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Published in Print: August 5, 1998, as Georgia, Maryland Beef Up Teacher Education Programs

Georgia, Maryland Beef Up Teacher Education Programs

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Students who graduate from teacher training programs in Georgia and Maryland will soon enter the classroom buoyed by more extensive coursework in reading and mathematics instruction.

Graduates of the 15 education programs at Georgia's state universities will also be backed by a guarantee from the university system.

Under a 10-principle plan to improve teacher preparation programs unanimously approved by the Georgia state regents last month, elementary education candidates will be required to complete an academic minor in both reading and math. Middle school teacher-candidates will need minor concentrations in language arts, math, science, and social studies, while aspiring high school teachers will have to complete additional requirements in each subject they expect to teach.

Beginning in the fall of 1999, all education majors will have to accumulate 15 to 18 credits in each subject to meet the new requirements.

"The bottom line is that our graduates must be better prepared to teach," Chancellor Stephen R. Portch of the Georgia university system said in a statement.

The system will guarantee that graduates at every level have sufficient knowledge of the subject matter they expect to teach and that they will be able to demonstrate effective teaching skills within their first two years in the classroom.

If they are unable to do so, the system will provide additional training. Ongoing professional development will also be offered for all classroom teachers.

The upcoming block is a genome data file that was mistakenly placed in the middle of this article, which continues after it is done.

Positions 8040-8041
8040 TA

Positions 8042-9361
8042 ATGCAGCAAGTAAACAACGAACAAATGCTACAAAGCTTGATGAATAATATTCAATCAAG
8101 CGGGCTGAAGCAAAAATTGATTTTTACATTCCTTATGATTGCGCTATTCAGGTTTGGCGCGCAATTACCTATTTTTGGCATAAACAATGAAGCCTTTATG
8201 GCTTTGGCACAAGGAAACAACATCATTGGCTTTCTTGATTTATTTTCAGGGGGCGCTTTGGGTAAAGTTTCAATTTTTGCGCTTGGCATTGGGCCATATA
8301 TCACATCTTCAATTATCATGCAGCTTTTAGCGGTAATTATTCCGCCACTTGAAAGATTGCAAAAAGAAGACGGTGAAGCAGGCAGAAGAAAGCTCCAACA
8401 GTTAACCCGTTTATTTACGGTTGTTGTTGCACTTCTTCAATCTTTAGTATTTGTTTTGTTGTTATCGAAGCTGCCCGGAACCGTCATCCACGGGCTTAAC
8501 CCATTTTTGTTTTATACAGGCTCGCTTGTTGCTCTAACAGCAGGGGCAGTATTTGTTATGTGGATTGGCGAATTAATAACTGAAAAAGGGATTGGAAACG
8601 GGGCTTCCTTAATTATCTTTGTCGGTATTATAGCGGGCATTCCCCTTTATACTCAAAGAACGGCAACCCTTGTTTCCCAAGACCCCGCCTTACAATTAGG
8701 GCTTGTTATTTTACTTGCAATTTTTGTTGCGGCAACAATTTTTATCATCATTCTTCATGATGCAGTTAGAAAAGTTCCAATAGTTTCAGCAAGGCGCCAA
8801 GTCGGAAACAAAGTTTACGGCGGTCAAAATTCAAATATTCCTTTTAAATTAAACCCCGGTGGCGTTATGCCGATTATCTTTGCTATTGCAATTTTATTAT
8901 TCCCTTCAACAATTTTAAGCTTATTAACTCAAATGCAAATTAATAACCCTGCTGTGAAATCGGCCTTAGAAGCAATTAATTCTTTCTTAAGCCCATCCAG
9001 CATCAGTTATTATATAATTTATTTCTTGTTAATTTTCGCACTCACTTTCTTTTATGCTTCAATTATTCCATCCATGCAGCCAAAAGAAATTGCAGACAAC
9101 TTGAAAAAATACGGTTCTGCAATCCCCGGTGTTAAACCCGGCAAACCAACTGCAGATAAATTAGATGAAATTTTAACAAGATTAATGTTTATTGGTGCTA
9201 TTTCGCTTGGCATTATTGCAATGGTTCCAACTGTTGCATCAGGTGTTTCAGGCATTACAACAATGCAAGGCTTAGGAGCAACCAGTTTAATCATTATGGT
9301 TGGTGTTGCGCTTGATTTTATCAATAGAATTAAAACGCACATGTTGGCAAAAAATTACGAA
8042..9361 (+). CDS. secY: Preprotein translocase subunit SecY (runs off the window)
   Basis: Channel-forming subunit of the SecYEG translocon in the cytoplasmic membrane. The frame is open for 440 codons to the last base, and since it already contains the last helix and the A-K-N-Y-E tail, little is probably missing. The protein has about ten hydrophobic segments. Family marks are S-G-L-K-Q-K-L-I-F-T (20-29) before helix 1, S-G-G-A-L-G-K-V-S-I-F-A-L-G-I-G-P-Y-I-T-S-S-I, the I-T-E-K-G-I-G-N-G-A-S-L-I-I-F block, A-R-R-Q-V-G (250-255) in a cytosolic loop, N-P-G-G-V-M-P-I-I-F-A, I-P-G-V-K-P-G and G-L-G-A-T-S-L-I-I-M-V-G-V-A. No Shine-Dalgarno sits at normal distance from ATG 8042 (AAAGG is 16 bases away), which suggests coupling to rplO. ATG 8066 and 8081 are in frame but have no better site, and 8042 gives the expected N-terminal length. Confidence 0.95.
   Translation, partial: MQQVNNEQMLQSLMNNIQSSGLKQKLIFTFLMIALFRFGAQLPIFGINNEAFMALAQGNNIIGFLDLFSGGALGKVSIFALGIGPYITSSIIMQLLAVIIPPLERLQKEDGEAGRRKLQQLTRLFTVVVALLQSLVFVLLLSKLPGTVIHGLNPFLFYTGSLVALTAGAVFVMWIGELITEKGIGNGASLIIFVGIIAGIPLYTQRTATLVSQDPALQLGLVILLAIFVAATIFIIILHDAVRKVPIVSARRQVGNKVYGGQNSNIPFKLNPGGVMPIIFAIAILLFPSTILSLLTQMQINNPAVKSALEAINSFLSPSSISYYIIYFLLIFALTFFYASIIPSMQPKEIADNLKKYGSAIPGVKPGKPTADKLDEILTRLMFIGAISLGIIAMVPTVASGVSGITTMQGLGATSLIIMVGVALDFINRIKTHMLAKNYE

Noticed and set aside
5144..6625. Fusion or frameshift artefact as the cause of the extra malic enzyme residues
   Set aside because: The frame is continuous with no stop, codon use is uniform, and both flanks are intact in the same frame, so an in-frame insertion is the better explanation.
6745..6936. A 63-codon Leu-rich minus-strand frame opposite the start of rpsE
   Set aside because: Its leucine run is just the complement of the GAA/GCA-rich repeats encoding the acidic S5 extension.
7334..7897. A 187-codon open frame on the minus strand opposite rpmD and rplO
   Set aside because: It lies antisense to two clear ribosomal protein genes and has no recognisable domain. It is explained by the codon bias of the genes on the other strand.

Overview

Raising the Bar

The state education department, which has been working with the university system on an initiative to improve education from pre-kindergarten through college, endorsed the plan. But the new standards, which may lengthen the time for getting a degree, could also create new challenges, some observers say.

"A number of our members have been struggling and don't think they were prepared enough to deal with [classroom] issues," said Tim Callahan, a spokesman for the Professional Association of Georgia Educators, an independent teachers' organization that approves of the plan. "We are setting the bar a little higher, and we may find ourselves with some shortages of educators in the pipeline. But that will be transitional."

Meanwhile, a Maryland reading task force proposed last month that all new teachers and those seeking recertification in that state take up to 12 semester hours in reading instruction. The state board approved the measure in an 11 to 1 vote last month.

Most education graduates now complete just one reading course, and some new teachers enter the classroom without any background in the subject. Three new courses will focus on reading, reading instruction, and instructional materials and strategies.

"State test results have been relatively mediocre," Ron Peiffer, the assistant state schools superintendent, said. "It is clear we need to make some changes."

Some union officials and teacher-educators oppose the new policy. While higher standards are needed, they say, mandating a specific number of courses will not guarantee teachers' improved performance in the classroom.

"The question is whether [requiring new courses] is the best way to make sure teachers have the skills they need to teach children to read," said Karl K. Pence, the president of the Maryland State Teachers Association, a National Education Association affiliate. "Teacher education departments have retooled their programs, and they feel that they've permeated these skills throughout in-service training."

Vol. 17, Issue 43, Page 12

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